Harrogate District Mind responds to closure rumours

Harrogate District Mind has set the record straight after rumours that its Acorn Centre day service on Station Parade could be at risk of closure, following a 33 per cent reduction in funding from a major contract for the charity.

Wednesday, 27th March 2019, 5:55 pm
Updated Wednesday, 27th March 2019, 6:03 pm
Pictured from left: Dee Jones, Tina Chamberlain, Quintin Lynn, Jackie Cottam, Sally Mawer, Nige Harrison, Jasmine Hatherly and Steve Lenighan. Picture: Gerard Binks.

Their chair, Mike Gibbs, told the ‘Advertiser this week that the “centre is here to stay” and is “definitely not going to close.”

Based at the Acorn Centre, as well as delivering outreach services, Harrogate District Mind tendered for a contract from North Yorkshire County Council, but the sum allocated is less than the organisation had previously received from the council - it was £97,000, and is now £65,000.

The council has stressed that the decision was taken to spread money more evenly for mental health services across North Yorkshire, stating that it reflects a fairer distribution of funding across the whole of North Yorkshire, rather than a reduction in funding.

The council said 40 per cent of all their funding for mental health services was previously given to the Harrogate district, with “much less in Scarborough, and no funding available in Craven and Selby.”

Harrogate District Mind has confirmed that in January, following a restructure of the charity, there was concern amongst service users because the drop-in service hours had been reduced and the number of days the centre opened reduced from five days a week to three days, with another day providing an outreach service in the district.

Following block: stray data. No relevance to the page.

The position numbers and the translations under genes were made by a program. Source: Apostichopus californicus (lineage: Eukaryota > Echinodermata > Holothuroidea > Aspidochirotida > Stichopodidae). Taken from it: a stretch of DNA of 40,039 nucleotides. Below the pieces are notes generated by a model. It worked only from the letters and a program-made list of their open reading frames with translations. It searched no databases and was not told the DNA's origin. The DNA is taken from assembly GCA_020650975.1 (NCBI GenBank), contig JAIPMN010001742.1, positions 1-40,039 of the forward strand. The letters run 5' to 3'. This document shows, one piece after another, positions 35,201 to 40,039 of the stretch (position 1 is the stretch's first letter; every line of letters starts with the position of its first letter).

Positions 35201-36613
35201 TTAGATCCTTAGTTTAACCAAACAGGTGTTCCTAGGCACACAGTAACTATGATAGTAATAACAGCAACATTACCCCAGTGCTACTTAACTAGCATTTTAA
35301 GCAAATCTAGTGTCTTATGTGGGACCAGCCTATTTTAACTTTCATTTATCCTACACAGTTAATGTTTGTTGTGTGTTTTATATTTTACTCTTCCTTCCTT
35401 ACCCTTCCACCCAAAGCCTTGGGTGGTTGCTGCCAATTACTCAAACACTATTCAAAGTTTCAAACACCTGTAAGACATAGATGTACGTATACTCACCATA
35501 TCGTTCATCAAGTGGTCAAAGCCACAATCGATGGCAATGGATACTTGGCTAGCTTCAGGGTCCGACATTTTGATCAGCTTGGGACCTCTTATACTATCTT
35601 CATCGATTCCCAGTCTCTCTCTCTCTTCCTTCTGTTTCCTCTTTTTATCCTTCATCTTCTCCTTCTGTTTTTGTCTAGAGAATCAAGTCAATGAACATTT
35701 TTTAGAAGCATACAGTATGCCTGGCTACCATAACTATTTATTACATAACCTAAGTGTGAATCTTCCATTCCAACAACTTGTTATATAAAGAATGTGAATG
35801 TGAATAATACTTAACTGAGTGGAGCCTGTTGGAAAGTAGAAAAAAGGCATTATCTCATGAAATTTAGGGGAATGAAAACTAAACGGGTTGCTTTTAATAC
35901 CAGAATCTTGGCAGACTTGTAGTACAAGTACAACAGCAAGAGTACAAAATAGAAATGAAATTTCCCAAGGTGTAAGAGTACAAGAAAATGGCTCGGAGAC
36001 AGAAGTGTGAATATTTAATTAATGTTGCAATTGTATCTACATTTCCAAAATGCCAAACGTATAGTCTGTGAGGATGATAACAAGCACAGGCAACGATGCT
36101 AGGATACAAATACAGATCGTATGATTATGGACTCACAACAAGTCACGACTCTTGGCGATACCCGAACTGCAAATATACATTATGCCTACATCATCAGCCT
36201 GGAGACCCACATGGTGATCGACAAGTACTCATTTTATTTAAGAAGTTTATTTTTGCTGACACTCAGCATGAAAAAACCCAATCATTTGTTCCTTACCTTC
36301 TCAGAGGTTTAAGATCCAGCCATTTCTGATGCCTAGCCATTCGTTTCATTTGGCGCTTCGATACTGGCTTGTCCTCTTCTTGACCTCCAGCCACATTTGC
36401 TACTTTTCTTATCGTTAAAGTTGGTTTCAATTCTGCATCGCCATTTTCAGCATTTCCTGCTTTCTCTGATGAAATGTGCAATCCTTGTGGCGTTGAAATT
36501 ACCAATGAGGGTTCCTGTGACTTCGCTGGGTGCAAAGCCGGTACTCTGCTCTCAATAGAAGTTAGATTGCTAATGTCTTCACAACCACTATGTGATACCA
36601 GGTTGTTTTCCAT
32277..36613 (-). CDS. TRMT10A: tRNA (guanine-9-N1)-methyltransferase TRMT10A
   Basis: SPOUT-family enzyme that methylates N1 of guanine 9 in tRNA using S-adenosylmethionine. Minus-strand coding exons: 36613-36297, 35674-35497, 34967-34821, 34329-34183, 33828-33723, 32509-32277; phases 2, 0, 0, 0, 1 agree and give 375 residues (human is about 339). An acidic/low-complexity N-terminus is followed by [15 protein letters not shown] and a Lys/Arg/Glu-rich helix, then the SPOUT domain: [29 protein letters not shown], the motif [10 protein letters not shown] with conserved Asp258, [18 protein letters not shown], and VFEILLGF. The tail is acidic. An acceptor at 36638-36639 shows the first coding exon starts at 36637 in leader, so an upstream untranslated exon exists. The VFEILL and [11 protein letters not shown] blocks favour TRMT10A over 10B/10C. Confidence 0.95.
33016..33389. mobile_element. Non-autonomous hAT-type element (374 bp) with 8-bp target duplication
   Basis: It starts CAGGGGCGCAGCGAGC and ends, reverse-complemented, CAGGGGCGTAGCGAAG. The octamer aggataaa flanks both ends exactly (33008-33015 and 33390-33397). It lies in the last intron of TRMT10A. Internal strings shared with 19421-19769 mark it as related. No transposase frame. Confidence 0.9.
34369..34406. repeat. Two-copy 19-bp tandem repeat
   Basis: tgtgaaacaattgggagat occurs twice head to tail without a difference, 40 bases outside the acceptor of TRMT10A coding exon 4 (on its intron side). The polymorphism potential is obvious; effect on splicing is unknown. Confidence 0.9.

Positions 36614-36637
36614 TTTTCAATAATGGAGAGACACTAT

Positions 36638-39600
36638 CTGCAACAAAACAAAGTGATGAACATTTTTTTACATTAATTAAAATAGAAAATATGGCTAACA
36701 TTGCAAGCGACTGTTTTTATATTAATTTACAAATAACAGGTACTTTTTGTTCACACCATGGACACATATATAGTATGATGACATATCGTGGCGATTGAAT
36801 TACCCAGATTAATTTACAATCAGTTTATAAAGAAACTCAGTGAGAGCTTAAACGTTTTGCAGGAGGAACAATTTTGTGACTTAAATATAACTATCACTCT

But trustees reassured service users that they would be working hard to develop partnerships and explore alternative funding streams to offer a wider range of services.

Mr Gibbs said: “At the time, there were rumours flying around that the Acorn Centre would be closing completely and there was real concern amongst service users that they would have nowhere to go to get support. We know how much people value the support they receive from us.

“I have had people come up to me and say that it is like their family and that they would not be here if they did not have the centre to go to.

“Our message is that the centre is here to stay and is definitely not going to close and we are committed to ensuring that the organisation not only continues to provide services but looks to develop these services.”

NYCC’s Assistant Director of Care and Support, Dale Owens, said: “Our Stronger Communities team, which has increased funding for the voluntary sector, including mental health, has been working closely with Harrogate Mind during these changes and is supporting them in moving the organisation forward.”